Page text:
No photoshop necessary for that background. That's simply what happens when shooting a telephoto lens, f/2.8 or larger, and having the subject closer to the camera and much further from the background.
I don't see anything inherently special about the tone. We'd expect cool tones from the shade and that's what we've got. The nice part, imo, is the contrast between the cool shade and warmer sunset (golden hour) in the background.
There's a decent vignette as well, which could have come out of camera...but it's more probable that it was applied in post.
Some may say that the background blur could have been applied in post, but it's the subtle deepening of the blur from foreground street to background trees that gives it away as natural.
Most people don't take the time to fake this when masking in a blur - and even when done, it can be really hard to get just right. Also - not even a smidge of halo around the subjects (outside of the darkening for the vignette).
If you want to practice throwing the background, grab two cans and place them side by side. Take a shot at f/2.8 or wider. Now move one can back a foot, focus on the front can and shoot. Keep moving that second can back a foot each time and watch how it goes from can to bokeh. The camera and front can should be in the same spot for each test shot.
Now, place the camera in a new position and repeat the exercise. You'll exaggerate the effect by getting closer to the front can, or decrease the effect by moving further away.
If you want to test DoF - place a staggered line of cans every foot for 20 feet (I'm not responsible for you raiding your pantry). Make sure they are staggered in such a way as to all be visible in the viewfinder. Now, focus on the middle can, set to f/2.8, and shoot. Now, go to f/4. Repeat for all apertures.
Your location compared to that middle can plays a role. So, get closer to it and repeat the exercise, and again from further away.
If you're feeling short on time, you can simulate this adventure using a depth of field calculator.**
For example, plugging in a full frame camera (5Dmk2) shooting at 85mm where the subject is 20 feet away...the total depth of field is 4ft wide at f/4!. The DoF shrinks to 2.8ft wide at f/2.8 and is a thin 1.78ft by f/1.8.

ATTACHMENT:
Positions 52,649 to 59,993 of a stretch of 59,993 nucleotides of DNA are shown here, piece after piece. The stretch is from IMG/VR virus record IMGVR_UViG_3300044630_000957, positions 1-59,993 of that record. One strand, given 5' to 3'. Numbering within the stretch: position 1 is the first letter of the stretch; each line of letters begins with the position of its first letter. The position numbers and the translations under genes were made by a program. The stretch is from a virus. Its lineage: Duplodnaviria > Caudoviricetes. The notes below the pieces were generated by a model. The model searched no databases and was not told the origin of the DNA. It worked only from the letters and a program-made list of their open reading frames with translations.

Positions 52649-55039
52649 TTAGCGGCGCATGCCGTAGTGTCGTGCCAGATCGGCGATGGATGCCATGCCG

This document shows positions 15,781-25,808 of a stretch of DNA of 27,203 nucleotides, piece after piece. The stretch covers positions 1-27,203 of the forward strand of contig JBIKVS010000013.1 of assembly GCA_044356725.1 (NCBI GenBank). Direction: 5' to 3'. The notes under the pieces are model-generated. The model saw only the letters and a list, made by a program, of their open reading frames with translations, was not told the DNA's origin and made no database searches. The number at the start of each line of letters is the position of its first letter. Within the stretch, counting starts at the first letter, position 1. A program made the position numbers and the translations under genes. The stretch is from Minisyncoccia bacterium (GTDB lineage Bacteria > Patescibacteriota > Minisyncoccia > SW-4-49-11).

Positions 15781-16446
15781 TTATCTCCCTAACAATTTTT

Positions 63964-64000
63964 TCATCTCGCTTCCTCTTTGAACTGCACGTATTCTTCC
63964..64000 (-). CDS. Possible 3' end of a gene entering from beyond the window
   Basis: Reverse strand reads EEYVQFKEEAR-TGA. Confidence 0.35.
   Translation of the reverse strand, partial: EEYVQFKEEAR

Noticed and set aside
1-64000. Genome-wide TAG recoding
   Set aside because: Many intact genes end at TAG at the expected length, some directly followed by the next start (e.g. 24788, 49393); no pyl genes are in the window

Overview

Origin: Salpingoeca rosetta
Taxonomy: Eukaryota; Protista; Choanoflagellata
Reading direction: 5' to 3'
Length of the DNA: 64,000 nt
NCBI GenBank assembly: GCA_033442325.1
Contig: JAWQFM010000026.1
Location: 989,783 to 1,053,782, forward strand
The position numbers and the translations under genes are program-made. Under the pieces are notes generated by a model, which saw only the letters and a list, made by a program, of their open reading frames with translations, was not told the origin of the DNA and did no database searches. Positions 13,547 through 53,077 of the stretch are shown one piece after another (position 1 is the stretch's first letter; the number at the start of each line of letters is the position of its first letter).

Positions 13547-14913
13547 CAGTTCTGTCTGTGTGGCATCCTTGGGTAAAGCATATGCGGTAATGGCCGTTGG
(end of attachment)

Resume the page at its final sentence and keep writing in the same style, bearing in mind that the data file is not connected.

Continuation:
Shooting super open does throw backgrounds quite a bit - but sometimes it is not necessary to go super wide. In the first example, the sharp grass looks to take up ~2 feet. The background is so thrown because it's another ~40+ feet behind the subject (which is a great example of the 'get closer to the front can' effect at play here).
What about when shooting multiple people? I tend to shoot at 1.8 with my 85mm and someone is always out of focus. Should I be bumping up my f stop to at least 2.8 like you suggested?
A couple things may be done. For starters, most lenses are a little weak wide open and get significantly sharper within 2 stops from wide open. So, first make sure that wicked sharp photos at f/1.8 are within the realm of possibility for your lens.
Second - make sure you shoot with good technique and are using shutter speeds of 1/100 or faster. What you're seeing as 'not sharp' may in fact be some minute lens wobble.
Okay - so all of that is taken care of and the image is still not sharp. Let's double check the depth of field. In the example above, at f/1.8 - the DoF is only 1.7ft wide. If there is any stagger to your group, it's guaranteed that not all of them will come out sharp. You'll need to stop down a bit and focus in the right spot.
The DoF around the focal point is not right in the middle. It extends a little in front, and then further behind. A solid guesstimate is 1/3 in front, 2/3 behind.
So, next time you have a group, know that, even at f/4 - you may only have 4ft to work with (again, depending on how far the subject is from you. Example is done at 20ft). 1/3 of that 4 feet will extend in front of where you have the focus and 2/3 will be behind it. Pose and focus accordingly.
And if the background really isn't thrown enough for your liking, post another question here asking a good way to do it in post :-).
** Both DoF and hyperfocal distance calculations are based upon a specific display size and viewing distance. If either of those are changed, the DoF and hyperfocal distance calculations also change. This is very easy to demonstrate. Just look at an image shot with a fairly wide aperture and lots of depth in the field of view. First look at it with the entire image displayed on your monitor, then look at one part of the image magnified to 100%. Things that looked sharp at first will be revealed to be slightly blurry in the second. This DoF calculator has an 'advanced' tab that allows the user to enter variables for display size, viewing distance, and even the viewer's visual acuity.